Throwing good money after bad in Iraq

The adage that the “road to hell is paved with good intentions” applies to the U.S. bombing campaign in Iraq and Syria. While President Obama and Congress want a quick and easy solution to the crisis, the reality is that it isn’t going to be either. Unfortunately, current U.S. airstrikes and  the deployment of U.S. troops to train and advise only entrenches the crisis and it pulls us back into a hellish nightmare.

There is nothing new about  Obama’s approach to “degrade and destroy” the Islamic State. U.S. counterterrorism policy of the last decade of carrying out “targeted” air or drone strikes and training and equipping local forces has been a failure in all times, in all places.

{mosads}If the U.S. metric in the Global War on Terror is whether the number of terrorist groups has diminished and whether stability has been established, U.S. policy has fallen short on both counts. The State Department’s report earlier this year documented a 43 percent increase in the number of terrorist groups globally.

The fight against al-Qaeda in the Arabian Peninsula (AQAP) in Yemen is a prime example of this failure. Bombarding the country with drone and air strikes, while killing some key figures, has done nothing to build a stable country

Rather than evaluating and rethinking U.S. counterterrorism policy in light of mounting evidence against this approach, Congress is getting ready to authorize (in the planned NDAA vote) Obama’s requested $1.6 billion to rebuild the Iraqi Security Forces, which dissolved when threatened by Islamic State forces. This comes after the U.S. already spent $25 billion on Iraqi forces to repel such attacks and it is foolhardy to think that another $1.6 billion will stand up a force that can do much of anything.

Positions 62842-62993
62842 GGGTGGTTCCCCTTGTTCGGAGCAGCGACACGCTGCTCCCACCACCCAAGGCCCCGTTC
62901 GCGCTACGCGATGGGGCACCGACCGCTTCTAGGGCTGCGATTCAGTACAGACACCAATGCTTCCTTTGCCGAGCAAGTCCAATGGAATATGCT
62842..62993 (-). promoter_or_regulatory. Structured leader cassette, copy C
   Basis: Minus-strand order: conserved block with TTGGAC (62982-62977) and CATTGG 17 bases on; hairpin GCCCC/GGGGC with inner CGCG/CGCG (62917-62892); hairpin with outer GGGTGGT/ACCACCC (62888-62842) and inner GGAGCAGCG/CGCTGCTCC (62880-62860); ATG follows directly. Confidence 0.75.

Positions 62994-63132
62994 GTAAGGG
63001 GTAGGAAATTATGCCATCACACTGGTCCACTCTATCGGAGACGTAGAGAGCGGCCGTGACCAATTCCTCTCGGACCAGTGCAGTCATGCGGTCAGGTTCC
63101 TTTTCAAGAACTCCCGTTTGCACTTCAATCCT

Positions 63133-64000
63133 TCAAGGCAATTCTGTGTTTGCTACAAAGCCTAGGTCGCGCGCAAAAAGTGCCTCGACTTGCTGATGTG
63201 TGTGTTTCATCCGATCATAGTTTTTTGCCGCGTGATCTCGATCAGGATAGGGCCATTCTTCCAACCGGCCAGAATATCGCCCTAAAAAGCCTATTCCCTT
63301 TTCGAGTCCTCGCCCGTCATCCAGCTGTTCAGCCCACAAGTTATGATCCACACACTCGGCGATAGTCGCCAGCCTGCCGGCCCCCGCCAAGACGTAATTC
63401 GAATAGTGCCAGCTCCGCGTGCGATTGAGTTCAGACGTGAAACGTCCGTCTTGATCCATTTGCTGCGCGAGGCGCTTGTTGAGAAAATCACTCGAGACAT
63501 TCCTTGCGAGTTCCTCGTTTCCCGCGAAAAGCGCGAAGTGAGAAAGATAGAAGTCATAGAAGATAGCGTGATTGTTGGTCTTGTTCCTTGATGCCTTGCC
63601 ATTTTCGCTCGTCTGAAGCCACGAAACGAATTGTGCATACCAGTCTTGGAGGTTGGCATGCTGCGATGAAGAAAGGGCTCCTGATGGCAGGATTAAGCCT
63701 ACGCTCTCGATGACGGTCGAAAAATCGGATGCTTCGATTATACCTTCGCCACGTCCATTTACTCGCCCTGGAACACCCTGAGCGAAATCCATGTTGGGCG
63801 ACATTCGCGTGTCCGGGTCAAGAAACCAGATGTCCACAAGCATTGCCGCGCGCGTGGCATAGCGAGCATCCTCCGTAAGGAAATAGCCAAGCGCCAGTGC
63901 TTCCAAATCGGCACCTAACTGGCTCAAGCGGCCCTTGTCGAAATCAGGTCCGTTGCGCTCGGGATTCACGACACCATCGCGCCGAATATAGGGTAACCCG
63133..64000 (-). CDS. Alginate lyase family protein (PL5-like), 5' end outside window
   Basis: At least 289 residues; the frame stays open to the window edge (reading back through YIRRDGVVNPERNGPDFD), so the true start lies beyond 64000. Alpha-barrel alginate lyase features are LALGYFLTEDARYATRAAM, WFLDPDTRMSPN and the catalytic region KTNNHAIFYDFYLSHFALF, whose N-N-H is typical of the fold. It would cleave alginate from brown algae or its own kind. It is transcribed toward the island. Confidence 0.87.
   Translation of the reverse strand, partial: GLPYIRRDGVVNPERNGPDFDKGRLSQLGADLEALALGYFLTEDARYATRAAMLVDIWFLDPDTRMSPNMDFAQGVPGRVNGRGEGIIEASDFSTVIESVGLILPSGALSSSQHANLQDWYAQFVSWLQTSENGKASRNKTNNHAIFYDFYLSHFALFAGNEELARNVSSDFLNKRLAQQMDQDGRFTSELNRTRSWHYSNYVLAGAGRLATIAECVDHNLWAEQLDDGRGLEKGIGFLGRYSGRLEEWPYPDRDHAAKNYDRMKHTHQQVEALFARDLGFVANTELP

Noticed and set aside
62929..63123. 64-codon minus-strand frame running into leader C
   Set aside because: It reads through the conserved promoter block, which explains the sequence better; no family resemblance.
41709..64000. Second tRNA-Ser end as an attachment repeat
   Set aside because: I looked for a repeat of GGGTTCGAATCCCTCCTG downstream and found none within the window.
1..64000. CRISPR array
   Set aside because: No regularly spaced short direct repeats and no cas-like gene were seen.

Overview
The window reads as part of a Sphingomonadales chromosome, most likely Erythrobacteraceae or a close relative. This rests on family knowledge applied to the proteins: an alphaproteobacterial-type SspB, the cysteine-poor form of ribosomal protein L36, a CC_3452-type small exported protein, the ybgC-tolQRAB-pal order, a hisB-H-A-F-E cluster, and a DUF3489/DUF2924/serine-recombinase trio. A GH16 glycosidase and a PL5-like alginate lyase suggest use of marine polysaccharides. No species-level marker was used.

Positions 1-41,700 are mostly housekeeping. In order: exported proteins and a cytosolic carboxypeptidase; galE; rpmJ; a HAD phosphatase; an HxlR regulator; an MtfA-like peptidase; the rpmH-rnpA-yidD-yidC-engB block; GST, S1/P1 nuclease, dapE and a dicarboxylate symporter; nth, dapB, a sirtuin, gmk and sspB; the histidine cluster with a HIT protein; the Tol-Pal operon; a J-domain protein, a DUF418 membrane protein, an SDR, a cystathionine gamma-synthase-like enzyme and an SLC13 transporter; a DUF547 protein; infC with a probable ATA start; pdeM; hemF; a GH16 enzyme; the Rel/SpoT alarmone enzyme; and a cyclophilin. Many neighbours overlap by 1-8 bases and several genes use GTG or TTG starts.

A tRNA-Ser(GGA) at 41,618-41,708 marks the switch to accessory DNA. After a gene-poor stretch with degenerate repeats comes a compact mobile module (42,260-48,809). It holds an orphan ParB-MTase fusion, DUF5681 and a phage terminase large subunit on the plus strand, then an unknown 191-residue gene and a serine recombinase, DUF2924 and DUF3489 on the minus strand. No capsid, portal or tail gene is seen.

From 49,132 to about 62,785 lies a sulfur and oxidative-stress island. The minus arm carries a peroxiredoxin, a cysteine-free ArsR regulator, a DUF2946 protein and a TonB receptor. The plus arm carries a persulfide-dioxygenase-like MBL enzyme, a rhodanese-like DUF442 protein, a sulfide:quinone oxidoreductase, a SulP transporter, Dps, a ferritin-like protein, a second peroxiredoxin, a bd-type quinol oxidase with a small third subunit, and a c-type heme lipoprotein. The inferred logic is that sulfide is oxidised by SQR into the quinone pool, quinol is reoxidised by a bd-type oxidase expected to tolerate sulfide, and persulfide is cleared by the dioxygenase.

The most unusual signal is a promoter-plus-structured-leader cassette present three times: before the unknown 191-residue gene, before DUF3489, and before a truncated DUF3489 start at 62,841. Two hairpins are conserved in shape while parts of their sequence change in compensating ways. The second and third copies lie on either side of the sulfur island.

Instead of continuing to prioritize a military-first approach to addressing a crisis that is inherently rooted in political and economic grievances, Congress and the administration should get beyond platitudes and invest in Iraq’s people by helping to build an inclusive, non-sectarian government.   

It is important to take a long view. The building of open and free democratic states that truly serve the needs of their citizens is a long-term process. It is a process of working to understand the cultural, religious, and political contexts and basing any intervention on that knowledge.

But unfortunately, the President’s FY 2015 request for U.S. civilian programs in Iraq goes in the opposite direction. It cuts USAID commitments by 69 percent from 2013 levels with a meager $22.5 million for long-term economic development, support for Iraqi civil society, and governance programs. While the Senate Appropriations Committee’s markup of the State, Foreign Operations, and Related Programs bill increased this number to $50 million, it remains vastly inadequate compared to the needs on the ground.

The U.S. approach in Iraq should be turned on its head. Funding commitments should prioritize long-term civilian led efforts that provide economic development aid and supports Iraqi civil society efforts to build an inclusive and democratic society – is an evidence-based approach to building peace and stability – rather than military action

Without a fundamental shift in U.S. policy, we will continue to be stuck in a fruitless cycle of throwing good money after bad in Iraq.

Sitther is the legislative secretary on peacebuilding policy for the Friends Committee on National Legislation.


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